Using Satellite Imagery to Examine the Relationship between Surface-Water Dynamics of the Salt Lakes of Western Texas and Ogallala Aquifer Depletion

L. J. Heintzman, S. M. Starr, K. R. Mulligan, L. S. Barbato, N. E. McIntyre

Research output: Contribution to journalArticle

3 Scopus citations

Abstract

We used Landsat imagery to examine surface-water dynamics over the past 27 years in 39 salt lakes (salinas) of the Southern High Plains of the U.S. These groundwater- and precipitation-fed wetlands are regionally unique habitats with high salt concentrations and halophytic biota that may be vulnerable to hydrological changes from groundwater extraction for agriculture coupled with drought. We documented amounts and occurrences of water within the 39 salinas, comparing summer and winter (representing periods of high and low groundwater demand, respectively) in 1986–2013. During this span in our study area, total and irrigated cropland acreage increased, and the saturated thickness of the Ogallala Aquifer decreased by ~18.3%. There was variation in inundation frequency by salina, with two never holding water during our study. A third of the salinas went dry at least once, slightly more in summer than winter. Occurrence of water was not simply a function of basin size or to depth to the aquifer. These wetlands are being impacted by human changes to the landscape that are diminishing groundwater inputs, effectively creating novel wetlands that are now primarily supplied by precipitation rather than groundwater, with altered hydrological and ecological traits that may exacerbate regional vulnerability to climate change.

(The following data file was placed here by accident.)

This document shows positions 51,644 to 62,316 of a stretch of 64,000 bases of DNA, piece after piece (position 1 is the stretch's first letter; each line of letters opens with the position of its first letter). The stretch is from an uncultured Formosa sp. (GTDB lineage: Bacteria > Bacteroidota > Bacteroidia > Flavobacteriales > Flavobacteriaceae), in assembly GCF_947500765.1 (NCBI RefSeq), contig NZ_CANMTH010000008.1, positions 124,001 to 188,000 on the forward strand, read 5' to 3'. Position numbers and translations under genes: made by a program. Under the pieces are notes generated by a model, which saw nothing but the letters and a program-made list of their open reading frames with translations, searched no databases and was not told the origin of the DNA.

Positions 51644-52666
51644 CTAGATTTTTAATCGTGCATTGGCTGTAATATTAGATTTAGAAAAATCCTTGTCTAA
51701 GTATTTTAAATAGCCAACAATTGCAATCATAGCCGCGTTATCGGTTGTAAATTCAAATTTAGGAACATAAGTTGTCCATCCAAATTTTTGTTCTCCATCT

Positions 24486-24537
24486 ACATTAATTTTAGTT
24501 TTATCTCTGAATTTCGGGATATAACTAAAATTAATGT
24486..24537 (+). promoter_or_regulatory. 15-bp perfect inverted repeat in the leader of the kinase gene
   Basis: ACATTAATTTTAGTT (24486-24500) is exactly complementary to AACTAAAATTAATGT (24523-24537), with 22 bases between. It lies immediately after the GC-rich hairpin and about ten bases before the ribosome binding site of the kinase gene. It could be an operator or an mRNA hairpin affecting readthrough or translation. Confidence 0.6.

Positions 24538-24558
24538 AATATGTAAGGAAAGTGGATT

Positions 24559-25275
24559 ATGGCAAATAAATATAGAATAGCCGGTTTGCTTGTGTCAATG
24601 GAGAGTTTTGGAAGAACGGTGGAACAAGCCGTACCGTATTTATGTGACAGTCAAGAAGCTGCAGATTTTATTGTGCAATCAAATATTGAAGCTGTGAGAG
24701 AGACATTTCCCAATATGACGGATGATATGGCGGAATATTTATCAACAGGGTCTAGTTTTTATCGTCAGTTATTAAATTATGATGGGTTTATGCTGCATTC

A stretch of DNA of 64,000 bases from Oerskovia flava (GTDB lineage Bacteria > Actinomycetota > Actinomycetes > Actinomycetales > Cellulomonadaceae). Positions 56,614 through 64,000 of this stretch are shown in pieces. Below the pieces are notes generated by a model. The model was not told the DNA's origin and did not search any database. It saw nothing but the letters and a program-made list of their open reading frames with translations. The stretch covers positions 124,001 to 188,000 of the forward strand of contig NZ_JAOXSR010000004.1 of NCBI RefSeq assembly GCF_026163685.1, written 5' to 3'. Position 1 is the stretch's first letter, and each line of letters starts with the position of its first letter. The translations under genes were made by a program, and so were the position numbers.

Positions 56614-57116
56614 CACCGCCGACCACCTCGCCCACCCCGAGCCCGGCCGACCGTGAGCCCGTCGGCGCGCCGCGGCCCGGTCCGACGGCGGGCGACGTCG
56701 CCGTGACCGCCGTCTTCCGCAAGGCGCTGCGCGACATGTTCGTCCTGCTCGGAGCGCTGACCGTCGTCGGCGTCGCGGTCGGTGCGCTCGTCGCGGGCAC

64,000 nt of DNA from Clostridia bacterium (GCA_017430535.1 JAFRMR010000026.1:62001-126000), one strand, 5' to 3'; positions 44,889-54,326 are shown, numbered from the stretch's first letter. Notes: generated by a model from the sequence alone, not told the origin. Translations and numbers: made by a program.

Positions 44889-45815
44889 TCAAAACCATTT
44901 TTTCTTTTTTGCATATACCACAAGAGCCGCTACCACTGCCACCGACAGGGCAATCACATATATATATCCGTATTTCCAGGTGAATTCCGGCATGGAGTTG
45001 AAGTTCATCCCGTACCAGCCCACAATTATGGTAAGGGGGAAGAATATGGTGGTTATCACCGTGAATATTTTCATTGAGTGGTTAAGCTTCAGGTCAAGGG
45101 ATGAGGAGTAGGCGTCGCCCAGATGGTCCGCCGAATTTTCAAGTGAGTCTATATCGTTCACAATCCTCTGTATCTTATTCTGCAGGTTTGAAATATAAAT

Original languageEnglish
Pages (from-to)1055-1065
Number of pages11
JournalWetlands
Volume37
Issue number6
DOIs
StatePublished - Dec 1 2017

Keywords

  • Agriculture
  • Groundwater
  • High Plains Aquifer
  • Irrigation
  • Ogallala Aquifer
  • Salina
  • Salt playa

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